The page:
SAML 2.0 changes all that. It allows there to be a primary repository of a person's identity (and, in fact, allows for multiple identities, if a person chooses to have them). With the person's information, that primary identity and information can be shared with other sites. And certain information will be shared among sites, depending on the person's preference, government regulations and company policies.
So, for example, when an employee first logs onto the 401k site from the portal, he will be asked whether he wants to use a single sign-on, and have his information automatically such as address, phone number, birth date, marital status and so on provided to the site. If he agrees, the person's identity is sent, along with the information the 401k site needs. And from then on, logging onto the portal itself will also log him into the 401k site.
He can do the same thing for other sites as well. That means he can sign onto the portal just once, and then never have to sign on to other sites. And when he changes his personal information at work, for example, by moving to a different address or changing his marital status, that information is automatically provided to all the other sites.
SAML does more than just this, however. It also provides a mechanism so that only the proper information is sent to each site -- for example, it won't allow private health information to be sent to the 401k site. SAML itself doesn't handle defining what information can be shared. Instead, it creates a mechanism that allows companies to apply those definitions, and have them put into effect.
All this is more than mere convenience for employees. Big cost savings are involved as well. And it may also mean a far more competitive marketplace for services, with all the benefits that it provides, such as lower costs and a higher level of service. With SAML 2.0, these third-party providers no longer have to spend enormous amounts of time, energy, cash and resources to identity management. (Just the help desk time it takes to reset passwords, for example, is enormous -- and that cost will no longer have to be borne by third parties.) They'll just need to make sure that when they build their Web services to integrate with partners, they properly use SAML 2.0. The identity management work will be taken care of for them. That means they can concentrate their time, money and resources on providing better and more services and trying to build a competitive advantage of some kind.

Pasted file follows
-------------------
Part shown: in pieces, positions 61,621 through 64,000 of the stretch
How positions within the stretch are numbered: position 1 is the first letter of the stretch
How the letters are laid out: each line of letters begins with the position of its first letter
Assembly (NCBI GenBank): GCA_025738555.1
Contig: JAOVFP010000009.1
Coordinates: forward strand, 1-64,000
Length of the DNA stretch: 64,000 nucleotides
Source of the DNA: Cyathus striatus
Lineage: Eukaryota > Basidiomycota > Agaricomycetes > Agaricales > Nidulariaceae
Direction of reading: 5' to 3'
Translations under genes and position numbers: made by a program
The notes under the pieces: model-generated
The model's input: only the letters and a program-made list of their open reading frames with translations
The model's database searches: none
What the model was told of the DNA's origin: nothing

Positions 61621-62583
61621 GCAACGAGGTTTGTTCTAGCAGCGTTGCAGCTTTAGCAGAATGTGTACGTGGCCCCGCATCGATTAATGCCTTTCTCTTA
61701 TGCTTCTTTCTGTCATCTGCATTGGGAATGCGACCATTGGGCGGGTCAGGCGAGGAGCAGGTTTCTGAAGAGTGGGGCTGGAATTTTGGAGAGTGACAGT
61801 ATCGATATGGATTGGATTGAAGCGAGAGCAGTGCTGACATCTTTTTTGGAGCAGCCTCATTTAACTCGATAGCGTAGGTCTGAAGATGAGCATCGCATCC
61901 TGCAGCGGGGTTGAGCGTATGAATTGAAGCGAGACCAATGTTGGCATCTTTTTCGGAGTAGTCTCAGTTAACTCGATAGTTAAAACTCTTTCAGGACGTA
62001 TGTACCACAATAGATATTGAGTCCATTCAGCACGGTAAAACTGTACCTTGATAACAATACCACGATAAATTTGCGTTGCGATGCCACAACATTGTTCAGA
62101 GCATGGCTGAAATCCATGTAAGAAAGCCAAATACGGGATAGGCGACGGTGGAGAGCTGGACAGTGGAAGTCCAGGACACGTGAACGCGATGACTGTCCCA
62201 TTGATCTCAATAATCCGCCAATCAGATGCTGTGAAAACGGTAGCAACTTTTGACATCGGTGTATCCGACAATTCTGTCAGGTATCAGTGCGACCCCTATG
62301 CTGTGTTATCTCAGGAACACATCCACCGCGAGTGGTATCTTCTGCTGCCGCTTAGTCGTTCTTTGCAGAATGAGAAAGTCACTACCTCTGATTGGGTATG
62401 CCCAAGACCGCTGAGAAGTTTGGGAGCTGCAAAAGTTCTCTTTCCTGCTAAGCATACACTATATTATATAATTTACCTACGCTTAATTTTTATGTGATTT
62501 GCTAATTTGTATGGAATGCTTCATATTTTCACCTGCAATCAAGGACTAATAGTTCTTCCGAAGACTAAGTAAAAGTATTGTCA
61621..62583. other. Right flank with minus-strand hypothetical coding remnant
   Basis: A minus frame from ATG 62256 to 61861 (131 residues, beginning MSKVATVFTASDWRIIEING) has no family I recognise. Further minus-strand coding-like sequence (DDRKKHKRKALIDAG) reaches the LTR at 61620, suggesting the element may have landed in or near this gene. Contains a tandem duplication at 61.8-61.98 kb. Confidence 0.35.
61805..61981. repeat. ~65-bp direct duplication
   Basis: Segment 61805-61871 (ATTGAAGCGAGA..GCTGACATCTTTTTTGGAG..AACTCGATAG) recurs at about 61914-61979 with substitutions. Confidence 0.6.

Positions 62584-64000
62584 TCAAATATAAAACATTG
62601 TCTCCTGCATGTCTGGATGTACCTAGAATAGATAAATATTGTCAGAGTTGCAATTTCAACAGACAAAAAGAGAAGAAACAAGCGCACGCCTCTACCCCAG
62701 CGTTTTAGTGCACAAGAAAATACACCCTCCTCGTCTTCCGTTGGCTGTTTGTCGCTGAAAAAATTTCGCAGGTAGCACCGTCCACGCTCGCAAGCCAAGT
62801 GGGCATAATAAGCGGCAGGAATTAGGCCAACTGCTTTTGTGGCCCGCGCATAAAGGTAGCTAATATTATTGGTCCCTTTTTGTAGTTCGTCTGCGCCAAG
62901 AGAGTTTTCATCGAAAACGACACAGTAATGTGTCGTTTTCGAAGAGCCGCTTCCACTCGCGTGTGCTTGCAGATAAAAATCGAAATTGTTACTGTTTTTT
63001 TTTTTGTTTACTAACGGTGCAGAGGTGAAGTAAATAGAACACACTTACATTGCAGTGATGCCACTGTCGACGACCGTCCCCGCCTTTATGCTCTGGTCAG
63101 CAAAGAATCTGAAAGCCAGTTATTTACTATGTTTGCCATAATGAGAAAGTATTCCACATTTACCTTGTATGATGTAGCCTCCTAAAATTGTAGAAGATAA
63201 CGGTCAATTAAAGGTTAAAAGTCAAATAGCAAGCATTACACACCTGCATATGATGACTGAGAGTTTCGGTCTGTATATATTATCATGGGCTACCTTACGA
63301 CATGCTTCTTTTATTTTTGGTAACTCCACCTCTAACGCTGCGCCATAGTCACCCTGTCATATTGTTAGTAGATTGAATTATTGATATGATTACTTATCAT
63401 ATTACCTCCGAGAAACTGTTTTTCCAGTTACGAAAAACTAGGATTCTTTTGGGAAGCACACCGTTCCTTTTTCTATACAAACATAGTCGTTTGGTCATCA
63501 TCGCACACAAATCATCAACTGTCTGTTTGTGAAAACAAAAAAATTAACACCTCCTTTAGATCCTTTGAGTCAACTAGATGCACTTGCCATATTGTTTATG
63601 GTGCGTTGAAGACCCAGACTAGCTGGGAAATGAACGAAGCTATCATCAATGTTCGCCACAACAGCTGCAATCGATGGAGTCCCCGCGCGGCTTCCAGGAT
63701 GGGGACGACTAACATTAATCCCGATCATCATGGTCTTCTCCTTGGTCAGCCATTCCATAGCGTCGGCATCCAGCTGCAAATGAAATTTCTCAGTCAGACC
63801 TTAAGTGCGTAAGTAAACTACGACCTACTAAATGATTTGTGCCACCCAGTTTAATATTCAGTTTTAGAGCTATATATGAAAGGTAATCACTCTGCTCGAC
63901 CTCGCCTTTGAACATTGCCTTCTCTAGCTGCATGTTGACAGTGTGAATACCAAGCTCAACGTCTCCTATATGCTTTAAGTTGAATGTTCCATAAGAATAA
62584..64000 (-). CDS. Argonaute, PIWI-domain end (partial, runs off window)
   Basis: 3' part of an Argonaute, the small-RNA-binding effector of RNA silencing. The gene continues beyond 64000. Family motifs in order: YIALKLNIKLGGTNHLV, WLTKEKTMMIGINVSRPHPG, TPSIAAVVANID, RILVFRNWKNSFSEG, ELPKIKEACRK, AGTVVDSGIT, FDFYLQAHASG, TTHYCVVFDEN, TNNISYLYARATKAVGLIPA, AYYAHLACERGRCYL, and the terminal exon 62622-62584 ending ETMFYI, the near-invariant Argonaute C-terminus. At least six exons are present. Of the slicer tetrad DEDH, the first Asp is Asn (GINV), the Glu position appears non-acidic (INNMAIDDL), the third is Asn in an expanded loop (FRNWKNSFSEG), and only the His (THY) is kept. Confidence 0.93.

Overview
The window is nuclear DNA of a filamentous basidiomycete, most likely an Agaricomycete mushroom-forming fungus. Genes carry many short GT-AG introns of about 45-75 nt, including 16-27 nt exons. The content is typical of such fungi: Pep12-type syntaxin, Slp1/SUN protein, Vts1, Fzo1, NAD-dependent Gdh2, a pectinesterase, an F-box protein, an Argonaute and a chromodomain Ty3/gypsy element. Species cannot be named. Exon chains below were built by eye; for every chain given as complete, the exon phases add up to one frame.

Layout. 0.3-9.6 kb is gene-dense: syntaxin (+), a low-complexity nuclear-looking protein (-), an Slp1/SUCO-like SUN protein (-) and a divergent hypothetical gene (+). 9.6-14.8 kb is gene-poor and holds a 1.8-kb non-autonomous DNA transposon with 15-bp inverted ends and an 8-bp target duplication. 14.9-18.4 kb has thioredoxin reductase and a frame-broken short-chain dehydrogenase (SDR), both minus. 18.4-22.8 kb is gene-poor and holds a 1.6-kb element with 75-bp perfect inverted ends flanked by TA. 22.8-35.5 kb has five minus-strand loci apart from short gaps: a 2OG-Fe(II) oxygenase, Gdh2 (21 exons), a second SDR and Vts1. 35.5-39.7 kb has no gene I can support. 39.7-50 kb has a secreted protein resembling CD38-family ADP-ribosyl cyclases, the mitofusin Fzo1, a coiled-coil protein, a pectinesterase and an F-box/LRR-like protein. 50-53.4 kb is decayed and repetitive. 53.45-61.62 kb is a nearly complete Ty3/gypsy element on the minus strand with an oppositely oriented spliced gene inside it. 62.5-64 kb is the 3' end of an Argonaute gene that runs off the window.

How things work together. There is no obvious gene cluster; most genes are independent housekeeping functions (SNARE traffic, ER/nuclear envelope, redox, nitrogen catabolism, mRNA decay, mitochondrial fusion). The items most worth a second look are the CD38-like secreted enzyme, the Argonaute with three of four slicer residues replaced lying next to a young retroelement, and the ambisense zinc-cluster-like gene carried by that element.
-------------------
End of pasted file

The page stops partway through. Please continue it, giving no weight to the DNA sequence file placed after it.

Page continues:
This also has implications for a wide variety of government regulations such as the Health Insurance Portability and Accountability Act, which governs the privacy of health records. SAML 2.0 will allow organizations to create the business logic that automatically determines what information can be shared -- and what can't -- making it easier and less expensive to comply.
All this sounds like a rather rosy scenario, and at some point we'll probably get there. Today, of course, we're nowhere near that, because the standard has only just been accepted, and interoperability tests haven't started.
How will we get from where we are today to there -- and what other kinds of benefits does SAML provide? That's what I'll look at in my next column.
About the Author
Preston Gralla is an expert on Web services and is the author of more than 20 books, including How the Internet Works. He can be reached at email@example.com.